World news

Hate wave feared in recession-hit Ukraine

By Anshel Pfeffer, December 18, 2008

A major wave of antisemitism is feared in Russia and Ukraine in 2009 as their economies begin to bear the full brunt of the global financial crisis.

The warning comes from senior officials in local Jewish organisations and from the Israeli government.

One veteran emissary from a major Jewish body was especially worried.


No time limit for art claims

By Leon Symons, December 18, 2008

Germany has pledged there will be no time limit for descendants of Nazi victims to reclaim looted art.

Federal Commissioner for Culture, Bernd Neumann, told a two-day conference in Berlin that the government had rejected calls from some museums to impose deadlines.

The conference, Taking Responsibility, was held to mark the 10th anniversary of the Washington Declaration, in which 44 countries agreed to identify and return Nazi-looted art.

Assessing how much progress had been made, Mr Neumann admitted that German museums and collections had been dragging their heels.


Netherlands vows to boycott Durban II

By Anshel Pfeffer, December 18, 2008

The Netherlands is the latest country threatening to boycott the United Nations ‘Durban II’ conference against racism.

Foreign Minister Maxime Verhagen said the conference was “a propaganda circus by countries attempting to carry out antisemitic agitation against Israel”.

He warned that his government would not participate if the resolution of the preparatory committee was not changed.

Netherlands is one of several EU members to voice concerns over the conference, due to take place in Geneva in April.


British National Party leader's tour of Australia has been postponed

By Dan Goldberg, December 15, 2008

A planned speaking tour of Australia by British National Party leader Nick Griffin has been postponed.

Griffin had been invited by the Australian Protectionist Party, a fringe far-right political group formed last year, to speak about the “demographic genocide” caused by immigration from the Third World.

Griffin, who was refused a visa to visit Australia in 1998, had lodged an electronic visa application, but was asked by the Immigration Department to submit a full written application because he appears on the federal government’s Movement Alert List, according to ABC News.


Israel denies policy change over Gaza boats

By Yaakov Katz, December 11, 2008

Israel has denied that its decision to allow a fourth boat carrying international activists to sail into the Gaza Strip this week constitutes a change in policy with regard to the IDF blockade on the Palestinian territory.

On Tuesday, a boat called Dignity, operated by the Free Gaza Movement, was allowed by the Israeli Navy to sail into the Gaza port with 11 activists on board — including two Jewish professors from the London School of Economics — as well as one ton of medical supplies and baby formula.


The right triumphs in Likud polls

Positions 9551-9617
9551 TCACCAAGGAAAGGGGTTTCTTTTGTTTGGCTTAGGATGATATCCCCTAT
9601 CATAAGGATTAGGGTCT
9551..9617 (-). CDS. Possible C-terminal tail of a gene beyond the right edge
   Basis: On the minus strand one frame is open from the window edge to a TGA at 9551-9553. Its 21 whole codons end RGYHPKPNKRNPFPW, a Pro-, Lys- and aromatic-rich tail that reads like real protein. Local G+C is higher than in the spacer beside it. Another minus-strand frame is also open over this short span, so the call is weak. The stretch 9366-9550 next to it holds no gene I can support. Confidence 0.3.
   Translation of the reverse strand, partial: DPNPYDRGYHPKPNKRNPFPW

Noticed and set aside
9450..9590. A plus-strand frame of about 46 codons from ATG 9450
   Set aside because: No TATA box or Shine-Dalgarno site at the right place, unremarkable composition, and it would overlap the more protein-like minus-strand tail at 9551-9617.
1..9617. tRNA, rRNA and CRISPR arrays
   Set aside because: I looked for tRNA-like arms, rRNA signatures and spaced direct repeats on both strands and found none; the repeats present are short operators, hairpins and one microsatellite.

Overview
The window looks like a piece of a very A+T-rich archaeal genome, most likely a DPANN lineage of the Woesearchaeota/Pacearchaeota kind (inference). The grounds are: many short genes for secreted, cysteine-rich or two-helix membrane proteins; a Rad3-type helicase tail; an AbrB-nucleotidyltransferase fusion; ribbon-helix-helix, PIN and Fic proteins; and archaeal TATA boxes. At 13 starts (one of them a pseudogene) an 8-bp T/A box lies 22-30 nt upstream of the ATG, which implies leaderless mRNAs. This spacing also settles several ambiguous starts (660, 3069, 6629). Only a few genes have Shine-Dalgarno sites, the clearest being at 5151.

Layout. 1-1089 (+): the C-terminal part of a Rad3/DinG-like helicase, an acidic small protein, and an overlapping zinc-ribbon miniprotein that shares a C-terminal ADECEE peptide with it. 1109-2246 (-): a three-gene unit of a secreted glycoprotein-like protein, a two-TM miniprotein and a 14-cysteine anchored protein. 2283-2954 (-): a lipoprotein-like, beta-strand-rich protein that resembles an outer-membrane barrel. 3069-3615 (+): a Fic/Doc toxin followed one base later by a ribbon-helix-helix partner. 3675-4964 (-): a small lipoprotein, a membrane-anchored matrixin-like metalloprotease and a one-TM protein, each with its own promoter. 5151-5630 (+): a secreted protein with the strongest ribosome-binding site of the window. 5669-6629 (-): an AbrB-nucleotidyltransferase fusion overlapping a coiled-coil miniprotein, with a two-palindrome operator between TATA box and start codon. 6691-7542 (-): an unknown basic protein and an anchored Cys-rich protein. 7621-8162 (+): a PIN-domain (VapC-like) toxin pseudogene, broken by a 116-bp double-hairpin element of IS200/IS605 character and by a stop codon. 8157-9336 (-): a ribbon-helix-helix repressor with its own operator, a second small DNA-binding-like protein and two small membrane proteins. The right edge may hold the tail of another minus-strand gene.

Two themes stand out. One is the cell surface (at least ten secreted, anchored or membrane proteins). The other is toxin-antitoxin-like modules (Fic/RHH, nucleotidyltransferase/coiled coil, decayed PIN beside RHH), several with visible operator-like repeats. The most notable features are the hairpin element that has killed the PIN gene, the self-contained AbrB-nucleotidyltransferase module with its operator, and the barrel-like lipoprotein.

By Yaakov Katz, December 11, 2008

Hawkish right-wingers made a strong showing in the Likud primaries this week as the party chose the candidates that will run for the Knesset in next February’s general elections.

Moshe Feiglin, head of a right-wing faction of the Likud, landed 20th spot on the Likud’s list, despite efforts by the party’s chairman, former prime minister Binyamin Netanyahu, to keep him off the list.

According to the latest polls, Likud is expected to win 34 seats, out of which nine would be filled by candidates affiliated with Mr Feiglin.


Israel turns to cluster bombs which self-defuse

By Yaakov Katz, December 11, 2008

Following huge criticism of IDF conduct during the 2006 Lebanon War, the Defence Ministry has decided to stop buying American-made cluster bombs and to begin equipping artillery forces with a local product that has an internal self-destruct mechanism.

Israel’s use of cluster bombs against Hizbollah has become the focus of a campaign to ban the use of the weapon in future conflicts. Last week in Oslo, 93 countries — including Great Britain — signed a treaty banning cluster bombs. Israel and the United States did not attend.


New envoy at Chabad Mumbai

By Yaakov Katz, December 11, 2008

Two weeks after the Mumbai terror attacks, a new envoy has arrived to run the city’s Chabad House.

Six people were killed in the siege at the Chabad centre, including Rabbi Gavriel Holtzberg and his wife, Rivka. Their two-year-old son, Moishy, was saved by his Indian nanny, Sandra Samuel, and is being cared for by family in Israel.

The new Chabad envoy, Rabbi Dov Goldberg, vowed he would continue the Holtzbergs’ work. “We are staying at the same centre and will rebuild it even nicer than it was,” he said.


Settler chiefs plan ‘code’ to stop violence

By Yaakov Katz, December 11, 2008

Settler leaders are writing a code of conduct to be used in future struggles against home evacuations in the West Bank in response to the violent rampage by Jewish extremists in Hebron last weekend.

The violence, which Israeli Prime Minister Ehud Olmert described as a “pogrom”, came after the Israeli forces evacuated a building at the centre of an ownership dispute between settlers and the Palestinian owner.


US lift death an ‘accident’

December 11, 2008

San Francisco police said that the death of a pro-Israel activist two weeks ago appeared to be accidental. The body of Dr Daniel Kliman, 38, was found on 1st December at the bottom of a lift shaft and had been there for six days. Police said they believed he had tried to climb out of the lift after it became stuck between floors.